Don’t be too choosy: getting a start in journalism, according to the experts

Young journalists have the best chance of finding a job if they spend time developing their skills and getting experience while still at university. PIC: HANNAH HILL

By HANNAH HILL

Lecture theatres across Australia are full of journalism students dreaming of being foreign correspondents and winning Walkley Awards.

But most of all, they dream of landing a job when they graduate.

Australia’s media landscape is diverse, with several overseas news outlets such as The Guardian and The New York Times launching local operations over the last few years, while many traditional media organisations have been shedding jobs.

Where should a young journalist start out?

South China Morning Post training manager Phil Smith says it’s harder to get a job than when he first started at Reuters, when you could “fall into it”.

Today his advice is: “Don’t be too choosy … get into the business in any way, shape or form that you can.”

Once you’re in the business, he says, you can move up. “If it’s not the job you want, doesn’t matter.”

Google News Lab’s Irene Liu says her advice is to start somewhere small, since young journalists often make mistakes like asking soft questions and under-preparing for interviews.

“You want to be able to have those experiences and make mistakes in a smaller setting, when the stakes are not as high.”

In a small newsroom, she says, a keen young reporter will have more opportunities to try a range of different things. “And if you’re good and you do a good job, you get good bylines and scoops, then you move up.”

CNN’s Hong Kong bureau chief Roger Clark also got his start in local news, volunteering for a local radio station when he was a teenager.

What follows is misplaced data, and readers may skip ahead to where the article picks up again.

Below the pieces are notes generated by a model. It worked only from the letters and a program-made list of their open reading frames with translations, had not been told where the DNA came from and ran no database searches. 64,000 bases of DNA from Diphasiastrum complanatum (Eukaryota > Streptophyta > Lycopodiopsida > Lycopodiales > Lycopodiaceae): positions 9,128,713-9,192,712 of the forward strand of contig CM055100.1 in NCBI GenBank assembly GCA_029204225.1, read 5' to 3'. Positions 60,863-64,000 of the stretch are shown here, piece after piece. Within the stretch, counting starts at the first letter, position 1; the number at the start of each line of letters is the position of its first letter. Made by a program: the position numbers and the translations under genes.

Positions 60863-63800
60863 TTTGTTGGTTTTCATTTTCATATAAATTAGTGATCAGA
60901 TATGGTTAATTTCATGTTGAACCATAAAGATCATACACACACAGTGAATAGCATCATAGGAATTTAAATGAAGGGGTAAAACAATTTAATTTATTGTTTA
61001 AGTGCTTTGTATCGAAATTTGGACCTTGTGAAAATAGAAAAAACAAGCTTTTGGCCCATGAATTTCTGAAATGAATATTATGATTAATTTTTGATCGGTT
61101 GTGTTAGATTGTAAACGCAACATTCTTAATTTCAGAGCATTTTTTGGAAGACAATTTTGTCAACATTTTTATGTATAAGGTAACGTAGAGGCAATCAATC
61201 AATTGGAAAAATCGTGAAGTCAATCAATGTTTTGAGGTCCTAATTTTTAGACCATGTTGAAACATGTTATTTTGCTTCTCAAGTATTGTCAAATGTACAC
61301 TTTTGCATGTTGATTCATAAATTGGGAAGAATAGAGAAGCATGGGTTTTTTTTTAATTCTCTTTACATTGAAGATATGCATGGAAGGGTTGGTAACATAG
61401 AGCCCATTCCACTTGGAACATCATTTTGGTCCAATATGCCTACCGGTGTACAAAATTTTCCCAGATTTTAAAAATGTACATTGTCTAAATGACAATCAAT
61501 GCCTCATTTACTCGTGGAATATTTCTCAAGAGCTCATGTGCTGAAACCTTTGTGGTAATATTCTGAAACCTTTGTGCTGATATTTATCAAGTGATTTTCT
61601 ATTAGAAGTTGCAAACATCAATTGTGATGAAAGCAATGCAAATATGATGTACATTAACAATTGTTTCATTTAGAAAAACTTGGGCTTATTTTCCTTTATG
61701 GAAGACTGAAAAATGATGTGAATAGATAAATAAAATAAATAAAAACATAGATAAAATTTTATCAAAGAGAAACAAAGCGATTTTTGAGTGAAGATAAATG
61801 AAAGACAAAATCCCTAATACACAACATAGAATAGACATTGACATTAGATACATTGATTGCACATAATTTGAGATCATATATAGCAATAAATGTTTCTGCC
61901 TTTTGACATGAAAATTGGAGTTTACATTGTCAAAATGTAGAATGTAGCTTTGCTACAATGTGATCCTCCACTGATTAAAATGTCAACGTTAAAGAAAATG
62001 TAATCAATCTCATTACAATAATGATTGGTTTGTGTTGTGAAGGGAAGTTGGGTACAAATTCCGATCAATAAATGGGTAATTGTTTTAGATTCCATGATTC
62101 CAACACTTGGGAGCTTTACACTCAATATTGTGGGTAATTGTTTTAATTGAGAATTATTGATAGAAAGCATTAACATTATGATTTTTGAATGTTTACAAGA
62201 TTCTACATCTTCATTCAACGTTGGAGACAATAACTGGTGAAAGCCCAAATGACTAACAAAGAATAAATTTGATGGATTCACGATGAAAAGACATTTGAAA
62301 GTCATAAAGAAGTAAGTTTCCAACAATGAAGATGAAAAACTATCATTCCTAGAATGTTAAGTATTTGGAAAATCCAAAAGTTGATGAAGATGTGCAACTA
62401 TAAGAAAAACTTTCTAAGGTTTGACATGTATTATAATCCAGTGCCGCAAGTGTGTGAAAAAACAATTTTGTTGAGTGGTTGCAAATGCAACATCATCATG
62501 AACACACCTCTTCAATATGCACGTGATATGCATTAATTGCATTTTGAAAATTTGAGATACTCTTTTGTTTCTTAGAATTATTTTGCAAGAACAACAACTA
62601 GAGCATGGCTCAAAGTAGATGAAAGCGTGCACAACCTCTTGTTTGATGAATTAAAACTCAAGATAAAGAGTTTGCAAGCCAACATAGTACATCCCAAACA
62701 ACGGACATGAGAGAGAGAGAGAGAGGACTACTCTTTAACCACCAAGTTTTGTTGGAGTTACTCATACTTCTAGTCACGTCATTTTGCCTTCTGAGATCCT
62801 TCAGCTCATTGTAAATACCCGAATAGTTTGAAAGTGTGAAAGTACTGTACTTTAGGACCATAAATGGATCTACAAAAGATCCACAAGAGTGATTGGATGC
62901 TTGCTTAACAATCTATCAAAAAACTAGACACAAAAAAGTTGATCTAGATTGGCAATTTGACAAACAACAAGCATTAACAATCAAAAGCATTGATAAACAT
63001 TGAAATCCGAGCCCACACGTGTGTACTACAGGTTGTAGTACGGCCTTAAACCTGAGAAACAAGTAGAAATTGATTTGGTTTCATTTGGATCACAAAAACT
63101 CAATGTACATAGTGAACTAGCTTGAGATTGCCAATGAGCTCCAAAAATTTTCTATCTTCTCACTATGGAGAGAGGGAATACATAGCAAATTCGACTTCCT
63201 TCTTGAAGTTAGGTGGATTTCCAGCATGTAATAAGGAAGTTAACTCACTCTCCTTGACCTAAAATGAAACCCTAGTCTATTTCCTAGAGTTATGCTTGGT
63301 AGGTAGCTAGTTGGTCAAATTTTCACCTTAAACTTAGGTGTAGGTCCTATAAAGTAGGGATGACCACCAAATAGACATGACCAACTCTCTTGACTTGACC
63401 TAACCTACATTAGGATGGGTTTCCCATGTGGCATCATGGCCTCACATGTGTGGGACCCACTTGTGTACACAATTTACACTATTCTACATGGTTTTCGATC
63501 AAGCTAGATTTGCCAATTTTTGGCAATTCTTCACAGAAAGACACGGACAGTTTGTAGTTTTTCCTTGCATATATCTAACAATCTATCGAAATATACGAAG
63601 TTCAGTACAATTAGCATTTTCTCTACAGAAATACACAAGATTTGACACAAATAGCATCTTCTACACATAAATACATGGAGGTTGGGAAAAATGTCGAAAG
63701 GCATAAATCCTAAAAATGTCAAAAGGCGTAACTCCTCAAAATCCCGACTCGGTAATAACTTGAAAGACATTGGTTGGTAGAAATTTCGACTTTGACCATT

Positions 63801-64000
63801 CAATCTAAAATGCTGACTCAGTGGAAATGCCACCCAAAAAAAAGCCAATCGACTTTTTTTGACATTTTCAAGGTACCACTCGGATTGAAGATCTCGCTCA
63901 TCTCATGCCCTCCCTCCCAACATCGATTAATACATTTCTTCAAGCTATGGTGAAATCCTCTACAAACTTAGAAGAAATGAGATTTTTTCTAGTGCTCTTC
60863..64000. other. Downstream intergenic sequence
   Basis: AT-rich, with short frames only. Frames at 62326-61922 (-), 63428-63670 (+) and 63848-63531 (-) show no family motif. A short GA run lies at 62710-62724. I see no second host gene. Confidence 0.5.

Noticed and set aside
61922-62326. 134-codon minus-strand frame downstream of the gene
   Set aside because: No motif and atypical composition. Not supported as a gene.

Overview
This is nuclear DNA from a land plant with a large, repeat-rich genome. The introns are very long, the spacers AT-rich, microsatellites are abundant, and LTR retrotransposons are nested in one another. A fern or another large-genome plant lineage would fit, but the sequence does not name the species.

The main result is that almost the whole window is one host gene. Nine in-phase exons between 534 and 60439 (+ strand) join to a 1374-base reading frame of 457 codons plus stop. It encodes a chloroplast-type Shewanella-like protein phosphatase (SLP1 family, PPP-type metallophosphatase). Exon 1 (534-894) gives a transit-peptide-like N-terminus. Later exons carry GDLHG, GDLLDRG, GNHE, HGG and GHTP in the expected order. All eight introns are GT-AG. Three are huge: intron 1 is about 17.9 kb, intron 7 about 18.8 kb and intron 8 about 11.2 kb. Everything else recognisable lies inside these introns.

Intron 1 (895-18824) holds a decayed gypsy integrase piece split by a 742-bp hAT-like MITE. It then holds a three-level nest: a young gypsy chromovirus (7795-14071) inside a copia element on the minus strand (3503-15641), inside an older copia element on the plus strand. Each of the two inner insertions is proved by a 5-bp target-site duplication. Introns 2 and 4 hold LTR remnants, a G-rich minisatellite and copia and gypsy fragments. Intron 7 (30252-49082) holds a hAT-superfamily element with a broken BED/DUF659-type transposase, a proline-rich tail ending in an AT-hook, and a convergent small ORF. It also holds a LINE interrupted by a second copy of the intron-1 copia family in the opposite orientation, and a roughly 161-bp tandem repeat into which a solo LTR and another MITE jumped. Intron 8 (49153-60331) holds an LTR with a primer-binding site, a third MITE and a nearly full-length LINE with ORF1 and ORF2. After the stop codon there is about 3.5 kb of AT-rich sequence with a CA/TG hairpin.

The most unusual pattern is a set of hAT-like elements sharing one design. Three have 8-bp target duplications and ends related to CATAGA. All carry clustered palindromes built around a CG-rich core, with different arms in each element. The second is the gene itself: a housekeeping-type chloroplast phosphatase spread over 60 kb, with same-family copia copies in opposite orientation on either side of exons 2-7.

“I really passionately believe that that’s where you learn your trade, you make your mistakes and you don’t get fired or cause a war for making those mistakes,” he says.

“You learn from other people who have the time to be able to talk to you about what good journalism is all about, and be able to course-correct you when you go wrong.”

Clark says it’s worth investing time to build strong journalism skills.

Core skills matter: A busy newsroom in Hong King.

“You can build a fantastic palace, but if it’s built on sand it’ll still collapse, so you need to build that palace on granite. The more time you spend building strong foundations in your career, the better you’ll be the higher you get up.”

The New York Times Asia editor Philip Pan says he looks for solid skills in young journalists. 

“The main thing I really look for is an ability to write, to write clearly. And I find that a lot of the candidates I get don’t necessarily have that skill, even if they’ve worked in the media already.”

He asks job applicants what they think is their best work, and many show him material he doesn’t think is their best. “As a result it makes me wonder whether they have the kind of judgment that we’re after.”

Pan says that despite the changes in the industry, the basics are still important. 

“The core thing we look for is news judgment and news writing ability. So the core things we’re looking for haven’t changed, it’s the bells and whistles on top of it that change from year to year,” he says. 

AFP Asia Pacific editor-in-ghief Giles Hewitt says multimedia skills are essential. At AFP, all journalists must be able to shoot and edit both photographs and videos.

CNN vice-president and Hong Kong bureau chief Roger Clark says a degree in journalism isn’t enough.

“You can have degrees and MAs and doctorates coming out the wazoo, and I don’t care that much,” he says.

“It’s all about what you’ve done to demonstrate to me that you’re passionate about it, that you’ve written articles for newspapers and blogs and you do stuff for local radio.

“I get really impressed by people who’ve shown a really good aptitude and have really got stuck in off their own bat.”